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X-rays are electromagnetic waves with wavelengths in the range of 0.01 to 10 nanometers and energies in the range of 100 eV to 100 keV.
Distinguish two categories of X-rays
Describe biological effects of the X-ray exposure
Identify wavelength range characteristic for X-rays
X-rays have shorter wavelengths (higher energy) than UV waves and, generally, longer wavelengths (lower energy) than gamma rays. Sometimes X-rays are called Röntgen radiation, after Wilhelm Röntgen, who is usually credited as their discoverer.
Because X-rays have very high energy they are known as ionizing radiation and can harm living tissue. A very high radiation dose over a short amount of time causes radiation sickness, while lower doses can give an increased risk of radiation-induced cancer.
Lower doses of X-ray radiation can be very effectively used in medical radiography and X-ray spectroscopy. In the case of medical radiography, the benefits of using X-rays for examination far outweighs the risk.
X-rays are broken up into broad two categories: hard X-rays with energies above 5-10 keV (below 0.2-0.1 nm wavelength) and soft X-rays with energies 100 eV - 5 keV (10 - 0.1 nm wavelength). Hard X-rays are more useful for radiography because they pass through tissue.
The distinction between X-rays and gamma rays is somewhat arbitrary and there is substantial overlap at the high energy boundary. However, in general they are distinguished by their source, with gamma rays originating from the nucleus and X-rays from the electrons in the atom.
A technique in which the patterns formed by the diffraction of X-rays on passing through a crystalline substance yield information on the lattice structure of the crystal, and the molecular structure of the substance.
X-rays are electromagnetic waves with wavelengths in the range of 0.01 to 10 nanometers, corresponding to frequencies in the range 30 petahertz to 30 exahertz (3×1016 Hz to 3×1019 Hz) and energies in the range 100 eV to 100 keV . They are shorter in wavelength than UV rays and longer than gamma rays. In many languages, X-radiation is called Röntgen radiation, after Wilhelm Röntgen, who is usually credited as its discoverer, and who had named it X-radiation to signify an unknown type of radiation.
X-ray photons carry enough energy to ionize atoms and disrupt molecular bonds. This makes it a type of ionizing radiation and thereby harmful to living tissue. A very high radiation dose over a short amount of time causes radiation sickness, while lower doses can give an increased risk of radiation-induced cancer. In medical imaging this increased cancer risk is generally greatly outweighed by the benefits of the examination. The ionizing capability of X-rays can be utilized in cancer treatment to kill malignant cells using radiation therapy. It is also used for material characterization using X-ray spectroscopy .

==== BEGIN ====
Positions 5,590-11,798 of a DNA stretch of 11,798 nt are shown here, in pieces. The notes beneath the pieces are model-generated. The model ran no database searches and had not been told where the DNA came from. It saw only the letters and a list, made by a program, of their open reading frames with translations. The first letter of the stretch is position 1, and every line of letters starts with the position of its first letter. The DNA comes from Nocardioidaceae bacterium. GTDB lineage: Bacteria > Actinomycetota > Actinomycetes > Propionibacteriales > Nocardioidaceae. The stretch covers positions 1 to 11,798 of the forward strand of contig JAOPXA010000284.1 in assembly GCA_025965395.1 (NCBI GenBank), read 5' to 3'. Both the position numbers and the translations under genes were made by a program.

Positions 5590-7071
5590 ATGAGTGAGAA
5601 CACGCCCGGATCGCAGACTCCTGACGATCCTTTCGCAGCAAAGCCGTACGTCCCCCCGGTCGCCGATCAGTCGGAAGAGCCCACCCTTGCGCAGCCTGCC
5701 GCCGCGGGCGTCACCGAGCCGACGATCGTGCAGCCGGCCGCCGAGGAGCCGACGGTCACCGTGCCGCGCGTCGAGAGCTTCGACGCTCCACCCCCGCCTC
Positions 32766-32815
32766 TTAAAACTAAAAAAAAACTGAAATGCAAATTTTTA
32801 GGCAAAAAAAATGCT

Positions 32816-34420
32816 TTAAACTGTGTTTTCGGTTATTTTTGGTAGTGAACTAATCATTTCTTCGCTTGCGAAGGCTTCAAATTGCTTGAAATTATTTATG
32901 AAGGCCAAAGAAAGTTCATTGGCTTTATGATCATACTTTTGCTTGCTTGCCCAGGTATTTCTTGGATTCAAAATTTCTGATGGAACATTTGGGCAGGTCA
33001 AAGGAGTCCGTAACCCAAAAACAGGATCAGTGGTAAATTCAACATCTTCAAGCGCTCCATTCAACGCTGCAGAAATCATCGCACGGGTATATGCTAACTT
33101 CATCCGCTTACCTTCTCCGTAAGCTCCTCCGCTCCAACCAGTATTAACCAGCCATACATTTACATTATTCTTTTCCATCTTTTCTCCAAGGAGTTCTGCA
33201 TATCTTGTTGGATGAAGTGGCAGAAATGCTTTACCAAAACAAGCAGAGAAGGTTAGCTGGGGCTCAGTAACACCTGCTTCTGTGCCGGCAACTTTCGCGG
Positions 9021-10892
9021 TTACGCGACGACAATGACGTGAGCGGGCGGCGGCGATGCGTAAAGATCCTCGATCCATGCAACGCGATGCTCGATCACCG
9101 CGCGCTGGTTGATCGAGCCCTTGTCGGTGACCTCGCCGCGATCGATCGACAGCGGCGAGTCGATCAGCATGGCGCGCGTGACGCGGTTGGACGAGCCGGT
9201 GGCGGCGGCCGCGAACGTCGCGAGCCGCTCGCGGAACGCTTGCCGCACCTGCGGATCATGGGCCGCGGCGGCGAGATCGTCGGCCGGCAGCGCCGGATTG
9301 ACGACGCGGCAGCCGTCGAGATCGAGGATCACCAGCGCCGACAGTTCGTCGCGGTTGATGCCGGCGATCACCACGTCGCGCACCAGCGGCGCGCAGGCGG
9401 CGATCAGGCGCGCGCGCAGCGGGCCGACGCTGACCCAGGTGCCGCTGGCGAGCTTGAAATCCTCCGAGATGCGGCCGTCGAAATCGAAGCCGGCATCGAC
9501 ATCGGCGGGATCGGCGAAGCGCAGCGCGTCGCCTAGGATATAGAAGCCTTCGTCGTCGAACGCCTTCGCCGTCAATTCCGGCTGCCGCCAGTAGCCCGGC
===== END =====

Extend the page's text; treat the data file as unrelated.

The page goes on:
X-rays with photon energies above 5 to 10 keV (below 0.2-0.1 nm wavelength), are called hard X-rays, while those with lower energy are called soft X-rays. Due to their penetrating ability, hard X-rays are widely used to image the inside of objects (e.g., in medical radiography and airport security). As a result, the term X-ray is metonymically used to refer to a radiographic image produced using this method, in addition to the method itself. Since the wavelength of hard X-rays are similar to the size of atoms, they are also useful for determining crystal structures by X-ray crystallography. By contrast, soft X-rays are easily absorbed in air and the attenuation length of 600 eV (~2 nm) X-rays in water is less than 1 micrometer.
In medical diagnostic applications, the low energy (soft) X-rays are unwanted, since they are totally absorbed by the body, increasing the radiation dose without contributing to the image. Hence, a thin metal sheet, often of aluminum, called an X-ray filter, is usually placed over the window of the X-ray tube, absorbing the low energy part in the spectrum. This is called hardening the beam since it shifts the center of the spectrum towards higher energy (or harder) X-rays.
Distinction Between X-Rays and Gamma Rays
The distinction between X-rays and gamma rays is somewhat arbitrary. The most frequent method of distinguishing between X- and gamma radiation is the basis of wavelength, with radiation shorter than some arbitrary wavelength, such as 10−11 m, defined as gamma rays. The electromagnetic radiation emitted by X-ray tubes generally has a longer wavelength than the radiation emitted by radioactive nuclei. Historically, therefore, an alternative means of distinguishing between the two types of radiation has been by their origin: X-rays are emitted by electrons outside the nucleus, while gamma rays are emitted by the nucleus. There is overlap between the wavelength bands of photons emitted by electrons outside the nucleus, and photons emitted by the nucleus. Like all electromagnetic radiation, the properties of X-rays (or gamma rays) depend only on their wavelength and polarization.
radiation sickness (low dose) or increased risk of radiation-induced cancer (high dose), headache (low dose) or increased risk of acquired immunodeficiency syndrome (high dose), radiation sickness (high dose) or increased risk of radiation-induced cancer (low dose), or headache (low dose) or increased risk of radiation-induced cancer (high dose)